How To Read the Side of Your Tire

Wheels & Tires  /   /  By Mark Bach

The markings stamped on the side of your tires might seem like a strange code not worth reading. However, the information shows you how to read tire size. Deciphering those letters and numbers can guide you to finding the right tires for your car or truck. And you could save money by buying tires that don’t wear out too fast.

Here are a few tips to understand what your tire is trying to tell you. Let’s focus on the two most important pieces of information:

  • Tire size
  • Date code

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Tire Size and Why It Matters

The code for tire size often starts with either a “P” for passenger tire or “LT” for a light truck. You don’t want to put a passenger tire on a truck or vice versa.

These numbers provide a lot of details and tell you how to read the tire size.

These numbers provide a lot of details about the tire’s size.

The next set of three digits shows you how to read tire size, starting with the tire width from sidewall to sidewall. The larger the number, the more tread is on the road. So, in this example, the “225” stands for 225 millimeters or nearly 9 inches. In general terms, more sidewall width translates to improved traction and handling.

After the slash is the aspect ratio, in this case, 60. The aspect ratio shows the sidewall height as a percentage of the tire’s width. So “60” or 60 percent of 225 equals a height of roughly 135 millimeters or 5.3 inches.

The next letter represents the tire construction. There’s an “R” for radial in our example, which is the standard today for most cars.

The next number represents the size of the tire’s bead—the inner circle that connects the tire to the rim. The number indicates the correct rim size or, in this case, the proper fit with an 18-inch diameter rim. It’s a must for the tire to fit the rim.

There are similar markings and codes related to motorcycle tires.

The key to tire load and speed is the "100H" figure. You'll need to cross-reference that code with widely available charts.

The key to tire load and speed is the “100H” figure. You’ll need to cross-reference that code with widely available charts.

Tire Load and Speed

Finally, the tire indicates a set of numbers for the load and speed designation. The load reflects the maximum weight the tire is designed to carry at a designated maximum speed. In this example, “100H” indicates each wheel can handle a maximum weight of 1,764 pounds at a maximum speed of 130 miles per hour. (Tire speed and load charts that show what each letter means are widely available on the web.)

Your tires need to handle the speeds at which you intend on driving, as well as the vehicle’s overall weight.

Most car manuals recommend the correct tire size for the vehicle. There is some flexibility, and a tire seller can advise you about what’s acceptable. But pushing the size recommendations too far can cause fitment, wear, and safety issues.

Date Code: Freshness Counts


The sidewall’s Department of Transportation (DOT) indicates when the tire was manufactured. Unfortunately, the date code is mixed in with other less critical information. You should focus on the last four numbers.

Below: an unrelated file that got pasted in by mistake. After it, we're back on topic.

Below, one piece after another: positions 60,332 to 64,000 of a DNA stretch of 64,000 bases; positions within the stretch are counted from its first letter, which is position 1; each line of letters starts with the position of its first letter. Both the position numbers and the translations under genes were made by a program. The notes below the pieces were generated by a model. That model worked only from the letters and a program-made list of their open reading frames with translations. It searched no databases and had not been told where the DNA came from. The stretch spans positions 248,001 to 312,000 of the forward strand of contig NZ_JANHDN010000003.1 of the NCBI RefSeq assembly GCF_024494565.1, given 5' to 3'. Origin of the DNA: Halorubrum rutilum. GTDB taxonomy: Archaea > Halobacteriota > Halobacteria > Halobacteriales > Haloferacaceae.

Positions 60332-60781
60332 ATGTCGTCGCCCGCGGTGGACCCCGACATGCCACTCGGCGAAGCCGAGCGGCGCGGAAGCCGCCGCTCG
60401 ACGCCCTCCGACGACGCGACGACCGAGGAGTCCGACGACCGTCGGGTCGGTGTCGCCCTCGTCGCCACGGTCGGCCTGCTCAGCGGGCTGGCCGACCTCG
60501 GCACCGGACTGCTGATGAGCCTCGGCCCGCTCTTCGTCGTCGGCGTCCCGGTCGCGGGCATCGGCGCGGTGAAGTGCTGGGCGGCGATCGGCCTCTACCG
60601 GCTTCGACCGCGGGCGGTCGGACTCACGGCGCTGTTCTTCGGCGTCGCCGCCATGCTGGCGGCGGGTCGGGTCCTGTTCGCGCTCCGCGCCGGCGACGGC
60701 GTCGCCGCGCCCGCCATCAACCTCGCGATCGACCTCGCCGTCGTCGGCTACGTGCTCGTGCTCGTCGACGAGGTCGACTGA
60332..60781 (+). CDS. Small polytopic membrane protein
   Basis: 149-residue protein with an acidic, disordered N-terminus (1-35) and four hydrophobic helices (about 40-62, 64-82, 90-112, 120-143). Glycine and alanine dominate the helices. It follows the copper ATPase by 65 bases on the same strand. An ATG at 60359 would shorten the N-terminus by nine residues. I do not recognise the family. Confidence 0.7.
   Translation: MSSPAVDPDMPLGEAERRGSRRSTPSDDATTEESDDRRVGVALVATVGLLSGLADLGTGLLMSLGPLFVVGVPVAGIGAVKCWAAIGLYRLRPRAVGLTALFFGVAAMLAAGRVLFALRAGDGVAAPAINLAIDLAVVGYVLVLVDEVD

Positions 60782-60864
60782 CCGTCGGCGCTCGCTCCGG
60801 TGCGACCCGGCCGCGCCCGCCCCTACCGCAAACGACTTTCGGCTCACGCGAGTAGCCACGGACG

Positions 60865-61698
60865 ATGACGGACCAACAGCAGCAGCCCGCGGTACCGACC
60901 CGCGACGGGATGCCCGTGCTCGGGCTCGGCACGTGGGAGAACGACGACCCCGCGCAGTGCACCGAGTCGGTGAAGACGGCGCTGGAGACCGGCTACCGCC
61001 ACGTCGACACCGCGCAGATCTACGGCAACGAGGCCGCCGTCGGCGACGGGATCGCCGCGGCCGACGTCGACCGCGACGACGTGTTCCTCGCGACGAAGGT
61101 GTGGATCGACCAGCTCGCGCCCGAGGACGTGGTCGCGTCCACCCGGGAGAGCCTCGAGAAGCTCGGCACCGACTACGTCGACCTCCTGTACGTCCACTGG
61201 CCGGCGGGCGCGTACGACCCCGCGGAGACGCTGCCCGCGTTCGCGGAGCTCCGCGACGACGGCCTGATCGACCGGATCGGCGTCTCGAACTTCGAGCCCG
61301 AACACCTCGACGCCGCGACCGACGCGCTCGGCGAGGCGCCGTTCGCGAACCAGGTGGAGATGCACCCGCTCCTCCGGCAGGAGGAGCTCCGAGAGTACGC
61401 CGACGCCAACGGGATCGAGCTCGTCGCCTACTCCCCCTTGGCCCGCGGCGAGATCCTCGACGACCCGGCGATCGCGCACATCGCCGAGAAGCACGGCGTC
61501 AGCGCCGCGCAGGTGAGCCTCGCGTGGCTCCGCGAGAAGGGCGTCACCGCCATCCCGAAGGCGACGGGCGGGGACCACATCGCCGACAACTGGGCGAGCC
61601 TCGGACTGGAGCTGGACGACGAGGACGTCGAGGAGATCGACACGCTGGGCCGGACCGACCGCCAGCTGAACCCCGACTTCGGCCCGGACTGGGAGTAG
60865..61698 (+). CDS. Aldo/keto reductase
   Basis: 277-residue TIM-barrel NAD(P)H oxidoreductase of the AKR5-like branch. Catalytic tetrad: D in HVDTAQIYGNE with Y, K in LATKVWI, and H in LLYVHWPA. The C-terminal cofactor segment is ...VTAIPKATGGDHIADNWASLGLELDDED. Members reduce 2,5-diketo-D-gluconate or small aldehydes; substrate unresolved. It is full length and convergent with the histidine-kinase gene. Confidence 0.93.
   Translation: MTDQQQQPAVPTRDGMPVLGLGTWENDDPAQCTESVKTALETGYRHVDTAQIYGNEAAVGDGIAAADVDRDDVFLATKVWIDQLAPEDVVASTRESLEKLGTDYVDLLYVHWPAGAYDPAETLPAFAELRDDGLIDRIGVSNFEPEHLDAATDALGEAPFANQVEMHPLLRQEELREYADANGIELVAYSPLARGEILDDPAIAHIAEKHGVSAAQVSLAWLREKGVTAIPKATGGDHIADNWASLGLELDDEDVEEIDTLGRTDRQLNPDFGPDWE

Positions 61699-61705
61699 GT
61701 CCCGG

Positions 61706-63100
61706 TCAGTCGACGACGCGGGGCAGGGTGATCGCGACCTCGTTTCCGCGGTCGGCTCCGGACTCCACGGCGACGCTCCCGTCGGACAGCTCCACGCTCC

• A number from 1 to 52 represents the week of the year. For example, this tire has “47” to indicate the 47th week of the year (or mid-September).
  • The last two digits are for the year. Obviously, “18” indicates 2018—to complete the time stamp of September 2018.

Why is the date important? Because tires age. The rubbers and other compounds degrade over time when exposed to road conditions and the sun. Many tire companies suggest replacing any tire that is more than five years old.

Cars that are driven infrequently might still have remaining tread life. But it’s hard to predict if a specific tire needs replacing solely based on the five-year rule. Yet, tires that are more than five years old deserve attention. Keep a close eye on abnormal tire wear.

Other Markings to Consider

Some tires are directional.Pay attention to the arrow.

Some tires are directional. Pay attention to the arrow.

The most important codes relate to tire size and date. But here are a few other tips about a tire’s detailed markings:

  • If a tire is one-directional, it will have an arrow indicating the correct forward motion of the tire. This is especially critical when installed initially and with any subsequent tire rotation.
  • There is a two- or three-digit number for tread wear. High numbers are better than low numbers. And there are designations for traction and temperature. AA and A are the highest rankings, respectively.
  • You might see an M+S stamped on the tire. This is frequently seen on tires designed for SUVs. That indicates the tire tread is designed for Mud and Snow for better traction. M+T indicates Mud and Terrain and is designed to perform in deep snow, mud, and rocks.

Your tire might have some other unique coding and lettering. You can always call the manufacturer to confirm what the codes mean or ask a shop about how to read tire size.

If there are other unique codes that you can’t figure out, don’t hesitate to ask the seller. Those letters and numbers are the keys to the proper fit of a safe tire for your ride.

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About the Author

Mark C. Bach has oil in his veins and remembers feeler gauges and brake springs. He has a love for all things that move, especially old-school muscle cars. Bach writes for a variety of outlets, including Chevy Classics and, and maintains